AutoScan, A Pothole Detection System for City Buses

The 2014 Best ECE Senior Design Project Award

The Best ECE Senior Design Project Award was presented to AutoScan team members Vinny DeGenova, Stuart Minshull, Nandheesh Prasad, Austen Schmidt, and Charlie Vincent.
Senior Lecturer Babak Kia Montazam acted as the team client.

ECE Day

From left to right: Senior Lecturer Babak Kia Montazam, Associate Professor of the Practice Alan Pisano, Vinny DeGenova, Austen Schmidt, Charlie Vincent, Nandheesh Prasad, Stuart Minshull, and ECE Department Chair Professor David Castañón. Photo by Chitose Suzuki for Boston University Photography.

Have you noticed an increase in the number of potholes in City of Boston streets? Have you heard news reports on the surge in road damage throughout New England? You are not alone. Secretary of The Massachusetts Department of Transportation Richard A. Davey affirmed the increase in road damage, and linked it to the harsh winter.

Roads in the northeast endure harsh winters, and as result they are commonly marked with potholes. The damage starts with a small crack on the side of the road. The damage grows when water seeps down into the crack, and then shifts phase, either freezing and becoming ice or evaporating. The phase change alters the size of the water and the amount of pressure on the crack. Slowly, the crack grows underneath the road, making the pavement more susceptible to damage from the weight of traffic.

ECE Day

Photo by Chitose Suzuki for Boston University Photography.

A team of five seniors in the Department of Electrical and Computer Engineering proposed a solution to this climatic social issue, in a system called “AutoScan.” AutoScan is a pothole detection system that is mounted to a city bus to find potholes, communicate the location of the damage, and build a database to show the location and repair-status of all damage.

Aside from repairing potholes, AutoScan provides answers to concerned drivers and the state officials responsible to fix the roads. The hardware is inexpensive to produce, therefore lessening the taxpayer’s burden; works in real time, to alert operators of all near-by danger; and archives the number of pothole occurrences on each road, to indicate how susceptible each road is.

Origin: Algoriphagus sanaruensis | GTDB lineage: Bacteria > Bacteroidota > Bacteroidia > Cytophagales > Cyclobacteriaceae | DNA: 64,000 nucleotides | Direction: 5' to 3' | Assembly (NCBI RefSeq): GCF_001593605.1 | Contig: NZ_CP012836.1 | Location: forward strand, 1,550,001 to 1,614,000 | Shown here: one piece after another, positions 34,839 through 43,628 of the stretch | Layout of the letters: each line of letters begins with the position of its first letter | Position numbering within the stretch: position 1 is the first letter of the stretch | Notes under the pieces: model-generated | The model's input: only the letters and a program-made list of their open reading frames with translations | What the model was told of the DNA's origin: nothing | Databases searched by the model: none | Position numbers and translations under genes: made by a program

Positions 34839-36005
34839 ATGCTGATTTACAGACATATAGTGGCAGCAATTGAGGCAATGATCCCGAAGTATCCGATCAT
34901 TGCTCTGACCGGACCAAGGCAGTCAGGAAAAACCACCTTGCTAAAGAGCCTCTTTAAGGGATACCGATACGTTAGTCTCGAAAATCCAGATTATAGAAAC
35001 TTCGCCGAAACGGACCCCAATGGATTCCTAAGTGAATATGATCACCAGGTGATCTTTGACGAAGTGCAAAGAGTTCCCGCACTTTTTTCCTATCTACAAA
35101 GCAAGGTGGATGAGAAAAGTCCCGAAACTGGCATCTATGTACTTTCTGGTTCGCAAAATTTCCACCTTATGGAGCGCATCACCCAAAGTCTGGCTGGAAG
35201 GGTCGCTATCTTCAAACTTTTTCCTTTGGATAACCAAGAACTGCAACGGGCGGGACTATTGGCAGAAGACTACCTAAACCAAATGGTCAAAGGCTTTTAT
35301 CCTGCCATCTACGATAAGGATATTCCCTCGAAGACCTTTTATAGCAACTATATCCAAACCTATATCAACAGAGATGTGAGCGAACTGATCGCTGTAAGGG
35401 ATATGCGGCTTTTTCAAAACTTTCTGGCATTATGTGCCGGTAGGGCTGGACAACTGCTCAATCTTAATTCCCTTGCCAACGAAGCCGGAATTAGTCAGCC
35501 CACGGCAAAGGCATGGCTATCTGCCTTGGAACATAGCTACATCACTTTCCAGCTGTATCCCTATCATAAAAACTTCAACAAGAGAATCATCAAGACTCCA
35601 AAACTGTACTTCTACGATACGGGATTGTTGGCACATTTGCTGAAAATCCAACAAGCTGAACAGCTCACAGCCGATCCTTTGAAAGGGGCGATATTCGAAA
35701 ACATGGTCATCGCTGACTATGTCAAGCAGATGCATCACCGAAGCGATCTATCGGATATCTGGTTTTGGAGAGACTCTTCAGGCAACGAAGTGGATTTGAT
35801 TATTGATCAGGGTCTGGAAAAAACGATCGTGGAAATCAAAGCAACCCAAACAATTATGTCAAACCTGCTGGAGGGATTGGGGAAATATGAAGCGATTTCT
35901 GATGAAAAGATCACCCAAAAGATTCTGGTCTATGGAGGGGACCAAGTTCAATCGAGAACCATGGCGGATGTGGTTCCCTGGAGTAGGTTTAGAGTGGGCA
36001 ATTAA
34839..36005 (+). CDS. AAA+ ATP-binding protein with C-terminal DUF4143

Team members, Vinny DeGenova, Stuart Minshull, Nandheesh Prasad, Austen Schmidt, and Charlie Vincent, worked with Senior Lecturer Babak Kia Montazam to produce AutoScan as their Senior Design Capstone Project. Their year-long efforts were rewarded at ECE Day, when the team was announced as the 2014 Best ECE Senior Design Project Award winners.

ECE Day

Photo by Chitose Suzuki for Boston University Photography.

AutoScan team members received two additional honors outside of Boston University. The ECE seniors won first prize in the GizmoSphere Developers’ Contest. Scott Hoot, president of GizmoSphere, explained that the system won because the creators’ open source problem-solving approach and the system’s projected low production cost.

More recently, the team was nominated to attend the 2014 Capstone Design Conference in Columbus, Ohio. The annual conference aims to improve designed-based capstone courses by bringing faculty, administrators, industry representatives, and students together. Student attendees are nominated based on their capstone design project submission.

 

The AutoScan Video Entry for the GizmoSphere Competition

 

By Gabriella McNevin